Japan will not introduce daylight saving time for the 2020 Summer Olympics in Tokyo because public opinion is against the proposal, the Asahi Newspaper reported today.
Organisers of the Tokyo Olympics originally floated the idea of setting clocks back one to two hours after scorching heat this summer killed at least 120 people, raising concerns about the safety of athletes, particularly marathon runners.
The Games will be held in late July and early August, Japan’s hottest, most humid months.
“I’d like to introduce this, but given problems with IT systems and changes in public opinion, it’s difficult to actually do so,” Asahi quoted Toshiaki Endo, a senior official of the ruling Liberal Democratic Party who heads a committee considering the proposal, as saying.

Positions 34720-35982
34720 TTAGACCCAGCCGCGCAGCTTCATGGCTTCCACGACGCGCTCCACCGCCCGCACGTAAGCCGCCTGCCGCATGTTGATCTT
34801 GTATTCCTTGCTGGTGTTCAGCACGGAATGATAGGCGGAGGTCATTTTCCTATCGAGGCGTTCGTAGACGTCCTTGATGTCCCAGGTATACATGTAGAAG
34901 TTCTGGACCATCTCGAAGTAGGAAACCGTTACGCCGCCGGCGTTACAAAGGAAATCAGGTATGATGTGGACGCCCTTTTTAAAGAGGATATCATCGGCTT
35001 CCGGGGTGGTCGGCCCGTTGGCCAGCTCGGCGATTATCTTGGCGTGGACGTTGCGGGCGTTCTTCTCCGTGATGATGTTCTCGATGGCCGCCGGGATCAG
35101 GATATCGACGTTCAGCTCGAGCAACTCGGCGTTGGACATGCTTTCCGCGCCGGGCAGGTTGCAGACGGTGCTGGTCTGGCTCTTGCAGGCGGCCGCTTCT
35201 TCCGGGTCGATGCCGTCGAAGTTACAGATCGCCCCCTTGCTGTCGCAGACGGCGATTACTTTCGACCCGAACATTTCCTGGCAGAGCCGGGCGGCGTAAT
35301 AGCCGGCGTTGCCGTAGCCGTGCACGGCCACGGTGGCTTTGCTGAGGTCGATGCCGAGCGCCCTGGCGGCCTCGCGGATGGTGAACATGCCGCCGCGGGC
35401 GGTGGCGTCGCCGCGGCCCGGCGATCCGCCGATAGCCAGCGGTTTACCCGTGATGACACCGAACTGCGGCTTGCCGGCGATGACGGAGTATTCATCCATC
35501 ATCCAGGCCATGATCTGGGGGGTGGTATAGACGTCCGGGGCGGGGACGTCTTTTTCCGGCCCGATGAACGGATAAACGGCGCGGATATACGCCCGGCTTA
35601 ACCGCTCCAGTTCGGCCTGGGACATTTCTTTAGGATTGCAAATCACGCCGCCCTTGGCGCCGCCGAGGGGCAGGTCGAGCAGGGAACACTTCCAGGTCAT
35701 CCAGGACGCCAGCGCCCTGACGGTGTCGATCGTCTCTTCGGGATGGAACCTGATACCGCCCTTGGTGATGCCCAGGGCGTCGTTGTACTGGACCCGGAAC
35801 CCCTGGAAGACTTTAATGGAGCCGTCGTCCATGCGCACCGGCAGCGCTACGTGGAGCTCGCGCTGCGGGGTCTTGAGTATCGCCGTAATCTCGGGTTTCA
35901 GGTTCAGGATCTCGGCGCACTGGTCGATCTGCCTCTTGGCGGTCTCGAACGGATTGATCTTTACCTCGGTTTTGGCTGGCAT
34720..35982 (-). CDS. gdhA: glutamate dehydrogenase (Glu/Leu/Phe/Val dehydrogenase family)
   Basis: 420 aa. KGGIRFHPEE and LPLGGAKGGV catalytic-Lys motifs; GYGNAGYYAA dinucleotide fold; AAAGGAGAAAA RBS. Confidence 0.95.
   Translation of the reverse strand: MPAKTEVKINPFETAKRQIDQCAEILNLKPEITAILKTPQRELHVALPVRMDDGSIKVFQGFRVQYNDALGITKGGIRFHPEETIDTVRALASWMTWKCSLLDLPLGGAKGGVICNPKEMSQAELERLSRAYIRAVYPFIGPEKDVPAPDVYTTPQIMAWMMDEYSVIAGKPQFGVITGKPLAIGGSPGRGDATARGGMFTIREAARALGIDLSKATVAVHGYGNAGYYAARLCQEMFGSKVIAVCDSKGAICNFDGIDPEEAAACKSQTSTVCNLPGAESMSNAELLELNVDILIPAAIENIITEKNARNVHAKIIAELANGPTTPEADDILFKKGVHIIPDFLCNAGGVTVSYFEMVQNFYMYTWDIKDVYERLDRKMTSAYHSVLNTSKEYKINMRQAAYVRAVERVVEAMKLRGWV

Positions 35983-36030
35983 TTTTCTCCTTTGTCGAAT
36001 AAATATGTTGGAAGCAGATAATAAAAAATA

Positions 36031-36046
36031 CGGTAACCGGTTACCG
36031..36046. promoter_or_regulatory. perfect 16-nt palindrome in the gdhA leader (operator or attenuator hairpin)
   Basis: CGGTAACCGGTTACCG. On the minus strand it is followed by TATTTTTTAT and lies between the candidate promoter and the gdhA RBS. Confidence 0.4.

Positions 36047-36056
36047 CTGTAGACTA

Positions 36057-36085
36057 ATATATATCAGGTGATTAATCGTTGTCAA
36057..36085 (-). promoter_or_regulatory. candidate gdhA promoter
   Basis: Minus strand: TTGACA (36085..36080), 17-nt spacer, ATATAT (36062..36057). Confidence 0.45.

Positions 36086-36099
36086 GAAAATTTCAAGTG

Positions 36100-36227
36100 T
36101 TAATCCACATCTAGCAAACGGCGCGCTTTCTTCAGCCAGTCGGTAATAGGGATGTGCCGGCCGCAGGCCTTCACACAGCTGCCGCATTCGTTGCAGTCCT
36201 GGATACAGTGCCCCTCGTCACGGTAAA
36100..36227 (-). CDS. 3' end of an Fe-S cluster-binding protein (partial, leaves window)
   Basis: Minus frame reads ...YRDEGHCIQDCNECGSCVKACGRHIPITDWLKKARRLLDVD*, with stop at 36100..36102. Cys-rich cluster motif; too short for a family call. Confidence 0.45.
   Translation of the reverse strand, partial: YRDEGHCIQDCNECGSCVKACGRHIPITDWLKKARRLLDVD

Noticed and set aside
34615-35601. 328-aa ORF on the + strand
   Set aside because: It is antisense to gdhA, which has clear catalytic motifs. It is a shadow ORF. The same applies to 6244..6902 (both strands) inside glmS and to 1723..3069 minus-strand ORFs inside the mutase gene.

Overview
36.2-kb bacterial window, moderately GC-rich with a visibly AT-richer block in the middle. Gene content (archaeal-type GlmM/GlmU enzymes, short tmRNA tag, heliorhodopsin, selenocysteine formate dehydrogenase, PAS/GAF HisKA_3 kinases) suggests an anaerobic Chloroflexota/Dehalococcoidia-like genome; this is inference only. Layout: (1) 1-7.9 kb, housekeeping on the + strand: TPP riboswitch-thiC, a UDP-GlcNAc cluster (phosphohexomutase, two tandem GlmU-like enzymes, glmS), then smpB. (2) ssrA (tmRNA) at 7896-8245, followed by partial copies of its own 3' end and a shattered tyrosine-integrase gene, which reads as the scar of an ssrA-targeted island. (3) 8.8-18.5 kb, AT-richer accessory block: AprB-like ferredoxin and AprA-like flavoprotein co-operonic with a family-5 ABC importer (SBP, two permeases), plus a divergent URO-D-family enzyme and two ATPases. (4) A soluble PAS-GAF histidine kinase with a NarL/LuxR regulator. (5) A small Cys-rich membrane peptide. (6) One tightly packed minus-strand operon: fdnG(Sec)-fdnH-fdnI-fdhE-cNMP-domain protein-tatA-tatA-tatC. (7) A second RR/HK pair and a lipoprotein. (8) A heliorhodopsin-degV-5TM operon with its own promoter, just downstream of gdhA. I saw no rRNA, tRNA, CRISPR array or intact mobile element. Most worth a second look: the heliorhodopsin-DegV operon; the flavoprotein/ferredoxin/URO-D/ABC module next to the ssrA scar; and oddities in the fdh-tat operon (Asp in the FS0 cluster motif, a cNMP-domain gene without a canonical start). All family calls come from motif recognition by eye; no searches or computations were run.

Japan will continue to discuss with the International Olympic Committee about how to protect marathon runners and speed walkers from the heat, it quoted Endo saying.
Three-quarters of Japanese firms oppose the proposal to adopt daylight saving time ahead of the 2020 Tokyo Olympics, a Reuters poll showed on Friday, citing the time and effort to adjust computer systems as well as disruptions to public life.
Japan is among a handful of major economies that does not use daylight saving time during the summer.
South Korea set its clocks back an hour in 1987 and 1988, when it hosted the Summer Olympics in Seoul. After the Games it reverted to a regime of no daylight saving time.